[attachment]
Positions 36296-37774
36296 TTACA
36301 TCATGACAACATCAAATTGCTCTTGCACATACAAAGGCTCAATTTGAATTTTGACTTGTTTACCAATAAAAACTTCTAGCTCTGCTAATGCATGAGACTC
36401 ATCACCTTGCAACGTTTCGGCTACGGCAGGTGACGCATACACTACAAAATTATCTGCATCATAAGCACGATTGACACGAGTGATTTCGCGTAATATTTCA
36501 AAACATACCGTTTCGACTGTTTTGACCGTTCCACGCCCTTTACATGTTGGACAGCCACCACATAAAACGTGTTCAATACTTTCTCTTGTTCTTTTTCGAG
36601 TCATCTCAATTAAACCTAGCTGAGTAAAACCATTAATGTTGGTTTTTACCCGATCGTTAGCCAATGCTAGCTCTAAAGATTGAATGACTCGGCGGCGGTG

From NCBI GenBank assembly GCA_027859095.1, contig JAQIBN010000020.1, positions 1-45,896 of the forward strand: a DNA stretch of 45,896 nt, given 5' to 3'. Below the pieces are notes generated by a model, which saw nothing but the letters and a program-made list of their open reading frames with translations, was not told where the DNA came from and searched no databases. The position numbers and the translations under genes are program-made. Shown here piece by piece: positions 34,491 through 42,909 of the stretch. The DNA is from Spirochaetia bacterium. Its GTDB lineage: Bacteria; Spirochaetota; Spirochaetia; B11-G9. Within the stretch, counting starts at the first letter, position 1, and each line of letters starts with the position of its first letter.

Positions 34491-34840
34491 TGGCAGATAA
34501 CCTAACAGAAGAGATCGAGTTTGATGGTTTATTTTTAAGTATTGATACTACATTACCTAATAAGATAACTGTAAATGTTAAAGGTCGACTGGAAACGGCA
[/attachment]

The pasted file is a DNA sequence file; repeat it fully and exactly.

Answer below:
Positions 36296-37774
36296 TTACA
36301 TCATGACAACATCAAATTGCTCTTGCACATACAAAGGCTCAATTTGAATTTTGACTTGTTTACCAATAAAAACTTCTAGCTCTGCTAATGCATGAGACTC
36401 ATCACCTTGCAACGTTTCGGCTACGGCAGGTGACGCATACACTACAAAATTATCTGCATCATAAGCACGATTGACACGAGTGATTTCGCGTAATATTTCA
36501 AAACATACCGTTTCGACTGTTTTGACCGTTCCACGCCCTTTACATGTTGGACAGCCACCACATAAAACGTGTTCAATACTTTCTCTTGTTCTTTTTCGAG
36601 TCATCTCAATTAAACCTAGCTGAGTAAAACCATTAATGTTGGTTTTTACCCGATCGTTAGCCAATGCTAGCTCTAAAGATTGAATGACTCGGCGGCGGTG

From NCBI GenBank assembly GCA_027859095.1, contig JAQIBN010000020.1, positions 1-45,896 of the forward strand: a DNA stretch of 45,896 nt, given 5' to 3'. Below the pieces are notes generated by a model, which saw nothing but the letters and a program-made list of their open reading frames with translations, was not told where the DNA came from and searched no databases. The position numbers and the translations under genes are program-made. Shown here piece by piece: positions 34,491 through 42,909 of the stretch. The DNA is from Spirochaetia bacterium. Its GTDB lineage: Bacteria; Spirochaetota; Spirochaetia; B11-G9. Within the stretch, counting starts at the first letter, position 1, and each line of letters starts with the position of its first letter.

Positions 34491-34840
34491 TGGCAGATAA
34501 CCTAACAGAAGAGATCGAGTTTGATGGTTTATTTTTAAGTATTGATACTACATTACCTAATAAGATAACTGTAAATGTTAAAGGTCGACTGGAAACGGCA